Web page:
Tuesday, December 14, 2010

The Digital Age: Internet Access and Education

This title is more abstract and promising than my actual thoughts at the moment. I have been having a lot of trouble with my internet access, so posting may be spotty over the next couple of days. However, I have been reading some interesting thoughts on education.

When I finished Phrasikleia while I was proctoring an exam on Sunday, I began reading a free kindle book that I downloaded called The Future of Learning Institutions in a Digital Age. The book is a study of sorts, done with collaboration from UC Berkley and Duke and I think published by MIT that discusses the nature of education in an era of participatory technology. The study itself was placed on a website for a year where readers could leave comments, and many of these suggestions were incorporated into the document itself.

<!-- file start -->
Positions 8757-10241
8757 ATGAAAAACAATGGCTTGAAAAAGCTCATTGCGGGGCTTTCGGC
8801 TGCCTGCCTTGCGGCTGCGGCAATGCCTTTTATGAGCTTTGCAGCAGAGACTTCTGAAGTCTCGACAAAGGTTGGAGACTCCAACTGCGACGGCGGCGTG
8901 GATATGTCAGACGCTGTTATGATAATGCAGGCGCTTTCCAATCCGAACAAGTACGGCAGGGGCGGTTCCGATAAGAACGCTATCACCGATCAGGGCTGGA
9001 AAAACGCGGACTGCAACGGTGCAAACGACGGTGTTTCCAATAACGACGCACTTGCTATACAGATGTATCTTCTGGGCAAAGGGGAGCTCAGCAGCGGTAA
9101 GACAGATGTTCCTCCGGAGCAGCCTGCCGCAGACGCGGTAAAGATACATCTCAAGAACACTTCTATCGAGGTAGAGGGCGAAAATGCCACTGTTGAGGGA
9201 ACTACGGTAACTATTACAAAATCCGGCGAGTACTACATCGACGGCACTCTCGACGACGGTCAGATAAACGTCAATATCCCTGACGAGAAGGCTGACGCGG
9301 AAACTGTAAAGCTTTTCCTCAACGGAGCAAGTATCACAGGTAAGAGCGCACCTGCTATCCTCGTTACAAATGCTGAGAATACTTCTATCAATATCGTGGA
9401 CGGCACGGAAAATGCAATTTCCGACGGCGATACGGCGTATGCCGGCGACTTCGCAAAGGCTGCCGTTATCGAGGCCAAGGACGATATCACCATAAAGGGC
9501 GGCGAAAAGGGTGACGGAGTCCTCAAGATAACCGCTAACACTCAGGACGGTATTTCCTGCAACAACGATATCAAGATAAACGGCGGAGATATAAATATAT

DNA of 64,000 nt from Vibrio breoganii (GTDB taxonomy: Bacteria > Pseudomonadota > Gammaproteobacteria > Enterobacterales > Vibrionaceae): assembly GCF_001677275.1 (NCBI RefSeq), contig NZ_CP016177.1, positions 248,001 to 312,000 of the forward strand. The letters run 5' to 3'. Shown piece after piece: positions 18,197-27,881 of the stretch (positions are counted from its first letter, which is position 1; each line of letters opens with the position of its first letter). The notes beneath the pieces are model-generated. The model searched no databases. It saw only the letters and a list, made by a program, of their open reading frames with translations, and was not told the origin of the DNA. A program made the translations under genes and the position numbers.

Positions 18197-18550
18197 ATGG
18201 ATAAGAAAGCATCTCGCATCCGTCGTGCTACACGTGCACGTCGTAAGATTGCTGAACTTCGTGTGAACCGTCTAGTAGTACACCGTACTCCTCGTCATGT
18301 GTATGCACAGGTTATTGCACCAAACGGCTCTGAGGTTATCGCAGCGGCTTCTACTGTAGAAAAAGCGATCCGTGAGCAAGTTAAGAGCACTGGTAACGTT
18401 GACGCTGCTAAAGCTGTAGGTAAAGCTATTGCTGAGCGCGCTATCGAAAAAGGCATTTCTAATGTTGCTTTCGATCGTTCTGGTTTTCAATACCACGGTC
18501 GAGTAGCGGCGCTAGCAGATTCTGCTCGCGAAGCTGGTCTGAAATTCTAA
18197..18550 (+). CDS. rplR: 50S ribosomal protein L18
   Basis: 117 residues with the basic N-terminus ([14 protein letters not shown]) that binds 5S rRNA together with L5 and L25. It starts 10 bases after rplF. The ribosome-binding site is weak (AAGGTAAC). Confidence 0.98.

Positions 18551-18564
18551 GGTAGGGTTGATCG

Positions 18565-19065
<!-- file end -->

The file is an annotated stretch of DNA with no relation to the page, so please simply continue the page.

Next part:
I have really enjoyed the study thus far. It notes that although there is a significant amount of participatory technology available and some of it has been put to educational use (like wikipedia), teachers and institutions are still focusing on the top-down form of IT (information technology) rather than the participatory technology platforms.
The Future of Learning Institutions in a Digital Age
I think this educational dilemma is very interesting. There is obviously a lot of value in a top-down system of learning, but as the study points out the US has a ridiculously high dropout rate and perhaps some of the participatory technology (often not accessible to the type of low-income students who drop out of school due to lack of computer and internet resources) could be incorporated into the educational system to help update it and increase graduation rates.

Some of these ideas about participatory technology are already being employed by educators such as Sugata Mitra (see my blogposts on his TED talk: #1, #2). I also discuss some of them in my blogpost on textbooks and opencourseware. I am excited to read the rest of the study and see where it goes.

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